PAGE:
European natural gas prices eased on signs of lower supply risks in Norway and Australia.
(Bloomberg) — European natural gas prices eased on signs of lower supply risks in Norway and Australia.
Benchmark futures pared losses after dropping as much as 6.1%. Chevron Corp. and unions are close to a regulator-brokered deal to end strikes at liquefied natural gas export facilities in Australia as soon as Friday.
Uncertainty over the strikes’ impact on LNG flows globally has weighed on the market for weeks, threatening to cause disruptions just ahead of Europe’s winter demand season. Prolonged maintenance in Norway, the continent’s biggest supplier, has been another source of nervousness.
Norwegian flows are gradually recovering. Gas capacity at the giant Troll field is ramping up after repeated delays, according to network manager Gassco AS. However, works on the on network that delivers supplies to a terminal in the UK are taking longer than planned.
The front-month gas contract on the Dutch hub fell 1.4% to €36.78 a megawatt-hour at 12:46 p.m. in Amsterdam. The UK equivalent contract also declined.
The return of supplies takes place against a backdrop of European inventories and lackluster demand, which hasn’t fully recovered from the energy crisis sparked by Russia’s war in Ukraine.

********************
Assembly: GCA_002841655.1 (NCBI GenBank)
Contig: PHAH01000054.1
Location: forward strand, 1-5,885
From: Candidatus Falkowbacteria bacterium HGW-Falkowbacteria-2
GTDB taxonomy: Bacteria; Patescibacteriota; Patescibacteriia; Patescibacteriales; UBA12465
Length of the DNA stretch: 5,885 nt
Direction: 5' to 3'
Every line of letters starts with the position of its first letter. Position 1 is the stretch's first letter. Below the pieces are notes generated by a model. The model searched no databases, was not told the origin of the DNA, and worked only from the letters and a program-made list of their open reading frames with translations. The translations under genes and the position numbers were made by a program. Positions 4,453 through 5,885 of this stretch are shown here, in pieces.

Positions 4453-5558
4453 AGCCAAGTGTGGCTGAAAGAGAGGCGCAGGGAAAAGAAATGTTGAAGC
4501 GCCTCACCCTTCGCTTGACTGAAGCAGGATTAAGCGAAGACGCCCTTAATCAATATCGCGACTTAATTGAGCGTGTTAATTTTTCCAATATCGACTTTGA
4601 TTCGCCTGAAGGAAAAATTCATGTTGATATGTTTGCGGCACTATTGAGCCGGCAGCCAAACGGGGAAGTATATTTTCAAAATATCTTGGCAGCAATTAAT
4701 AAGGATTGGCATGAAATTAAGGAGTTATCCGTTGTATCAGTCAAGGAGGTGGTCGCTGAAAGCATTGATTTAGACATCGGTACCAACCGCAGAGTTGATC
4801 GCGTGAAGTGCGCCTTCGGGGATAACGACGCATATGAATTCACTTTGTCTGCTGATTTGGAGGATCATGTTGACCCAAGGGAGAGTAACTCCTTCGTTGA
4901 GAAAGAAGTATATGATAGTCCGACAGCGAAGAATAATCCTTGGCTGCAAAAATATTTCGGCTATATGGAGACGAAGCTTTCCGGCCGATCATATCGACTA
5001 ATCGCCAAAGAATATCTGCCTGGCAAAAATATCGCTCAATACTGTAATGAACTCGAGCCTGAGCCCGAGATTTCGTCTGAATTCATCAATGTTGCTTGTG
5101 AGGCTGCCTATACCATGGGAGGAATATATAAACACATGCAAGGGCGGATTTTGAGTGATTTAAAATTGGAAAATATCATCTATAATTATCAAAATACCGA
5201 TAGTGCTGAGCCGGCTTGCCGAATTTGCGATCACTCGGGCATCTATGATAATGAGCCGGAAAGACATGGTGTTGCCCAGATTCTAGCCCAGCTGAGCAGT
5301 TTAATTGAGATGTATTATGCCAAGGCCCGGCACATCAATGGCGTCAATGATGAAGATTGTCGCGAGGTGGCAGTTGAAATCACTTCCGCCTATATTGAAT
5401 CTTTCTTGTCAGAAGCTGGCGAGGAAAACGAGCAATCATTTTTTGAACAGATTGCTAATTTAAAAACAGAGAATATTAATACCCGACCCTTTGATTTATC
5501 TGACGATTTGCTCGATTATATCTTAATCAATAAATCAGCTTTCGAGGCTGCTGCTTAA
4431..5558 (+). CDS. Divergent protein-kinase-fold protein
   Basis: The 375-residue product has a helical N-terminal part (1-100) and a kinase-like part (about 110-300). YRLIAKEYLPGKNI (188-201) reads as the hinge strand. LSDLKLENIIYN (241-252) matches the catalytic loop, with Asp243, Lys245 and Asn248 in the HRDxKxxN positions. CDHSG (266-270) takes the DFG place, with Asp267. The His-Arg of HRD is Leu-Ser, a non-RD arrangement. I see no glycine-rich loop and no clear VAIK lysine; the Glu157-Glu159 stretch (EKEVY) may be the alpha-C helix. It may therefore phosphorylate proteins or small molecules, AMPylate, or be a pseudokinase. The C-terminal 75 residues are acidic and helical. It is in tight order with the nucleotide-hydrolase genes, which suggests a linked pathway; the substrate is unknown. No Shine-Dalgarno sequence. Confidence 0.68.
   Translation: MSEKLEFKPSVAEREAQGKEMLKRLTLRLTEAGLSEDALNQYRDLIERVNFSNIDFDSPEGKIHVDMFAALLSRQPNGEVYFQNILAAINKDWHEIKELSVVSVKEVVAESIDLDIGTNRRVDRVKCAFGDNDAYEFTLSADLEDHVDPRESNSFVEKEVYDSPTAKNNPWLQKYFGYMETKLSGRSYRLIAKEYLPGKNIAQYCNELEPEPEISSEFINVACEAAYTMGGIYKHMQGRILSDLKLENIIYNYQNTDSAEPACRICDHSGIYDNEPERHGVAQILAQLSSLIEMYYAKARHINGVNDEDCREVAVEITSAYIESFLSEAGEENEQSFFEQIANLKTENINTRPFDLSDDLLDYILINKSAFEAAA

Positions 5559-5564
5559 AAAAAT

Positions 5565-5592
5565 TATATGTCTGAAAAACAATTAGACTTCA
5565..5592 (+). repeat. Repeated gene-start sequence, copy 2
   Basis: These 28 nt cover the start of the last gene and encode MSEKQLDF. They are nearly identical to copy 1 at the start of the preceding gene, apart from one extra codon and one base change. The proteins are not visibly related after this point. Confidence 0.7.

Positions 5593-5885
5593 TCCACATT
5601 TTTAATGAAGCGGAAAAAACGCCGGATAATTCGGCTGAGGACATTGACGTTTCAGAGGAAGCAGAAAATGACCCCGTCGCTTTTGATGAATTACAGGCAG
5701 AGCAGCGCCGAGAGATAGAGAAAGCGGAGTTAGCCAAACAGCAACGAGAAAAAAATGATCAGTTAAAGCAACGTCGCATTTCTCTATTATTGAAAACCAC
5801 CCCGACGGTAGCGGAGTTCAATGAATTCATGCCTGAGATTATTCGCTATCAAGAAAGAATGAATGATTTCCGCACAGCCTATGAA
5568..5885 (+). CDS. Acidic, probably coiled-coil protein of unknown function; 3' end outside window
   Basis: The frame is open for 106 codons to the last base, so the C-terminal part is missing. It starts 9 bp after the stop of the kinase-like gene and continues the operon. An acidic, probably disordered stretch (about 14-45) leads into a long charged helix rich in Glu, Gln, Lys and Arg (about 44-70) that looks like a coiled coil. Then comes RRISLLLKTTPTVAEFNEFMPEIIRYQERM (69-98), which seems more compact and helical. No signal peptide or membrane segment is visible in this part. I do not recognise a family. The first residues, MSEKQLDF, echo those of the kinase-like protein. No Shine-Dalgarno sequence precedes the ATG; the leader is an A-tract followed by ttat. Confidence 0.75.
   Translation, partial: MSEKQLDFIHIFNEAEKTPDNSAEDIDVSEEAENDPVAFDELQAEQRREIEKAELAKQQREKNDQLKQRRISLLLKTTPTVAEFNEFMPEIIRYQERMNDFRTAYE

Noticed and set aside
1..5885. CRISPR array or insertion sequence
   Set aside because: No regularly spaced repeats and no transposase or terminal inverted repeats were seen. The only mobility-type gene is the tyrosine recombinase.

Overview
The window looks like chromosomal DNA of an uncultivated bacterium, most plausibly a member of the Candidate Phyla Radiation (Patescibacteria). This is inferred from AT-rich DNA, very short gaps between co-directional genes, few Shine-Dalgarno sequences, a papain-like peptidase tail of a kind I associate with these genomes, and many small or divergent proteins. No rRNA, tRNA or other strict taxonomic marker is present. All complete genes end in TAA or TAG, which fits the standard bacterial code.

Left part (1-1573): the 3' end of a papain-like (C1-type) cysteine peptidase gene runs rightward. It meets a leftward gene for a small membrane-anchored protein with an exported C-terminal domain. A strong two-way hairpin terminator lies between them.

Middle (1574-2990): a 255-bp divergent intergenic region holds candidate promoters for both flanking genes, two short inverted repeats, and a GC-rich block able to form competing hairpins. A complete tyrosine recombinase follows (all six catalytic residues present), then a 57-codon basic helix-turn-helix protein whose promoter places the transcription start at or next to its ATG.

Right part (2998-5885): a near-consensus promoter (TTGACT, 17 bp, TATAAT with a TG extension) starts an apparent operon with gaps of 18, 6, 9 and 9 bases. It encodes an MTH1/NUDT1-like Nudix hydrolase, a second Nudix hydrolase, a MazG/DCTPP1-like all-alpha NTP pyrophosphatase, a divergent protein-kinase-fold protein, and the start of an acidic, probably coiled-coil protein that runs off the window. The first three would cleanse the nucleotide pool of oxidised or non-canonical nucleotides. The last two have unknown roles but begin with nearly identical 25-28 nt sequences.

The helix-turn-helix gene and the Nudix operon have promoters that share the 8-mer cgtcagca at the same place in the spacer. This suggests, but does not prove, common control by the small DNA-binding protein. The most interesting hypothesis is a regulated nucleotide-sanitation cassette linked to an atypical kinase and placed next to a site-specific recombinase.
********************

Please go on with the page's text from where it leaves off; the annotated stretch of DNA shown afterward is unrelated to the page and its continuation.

“A number of industries have seen their business plan broken in a way,” according to Gergely Molnar, a natural gas analyst at the International Energy Agency. An easing of gas prices “does not necessarily translate into a recovery in industrial gas demand,” he said at an International Gas Union press briefing.
European storage sites are about 94% full on average, providing a substantial buffer against winter risks, including extremely cold weather and greater competition with Asia for LNG.
Germany, the region’s largest economy, is conducting a test Thursday to make sure it is prepared for the possibility of a gas shortage this winter. The nation has amassed healthy stockpile levels and expanded its ability to receive LNG since the height of the crisis.
“Germany is much better prepared for this winter than last year,” said Klaus Mueller, president of the regulatory Federal Network Agency, in a statement. “We can certainly be optimistic, but it is still too early to sound the all-clear.”
–With assistance from Iain Rogers.
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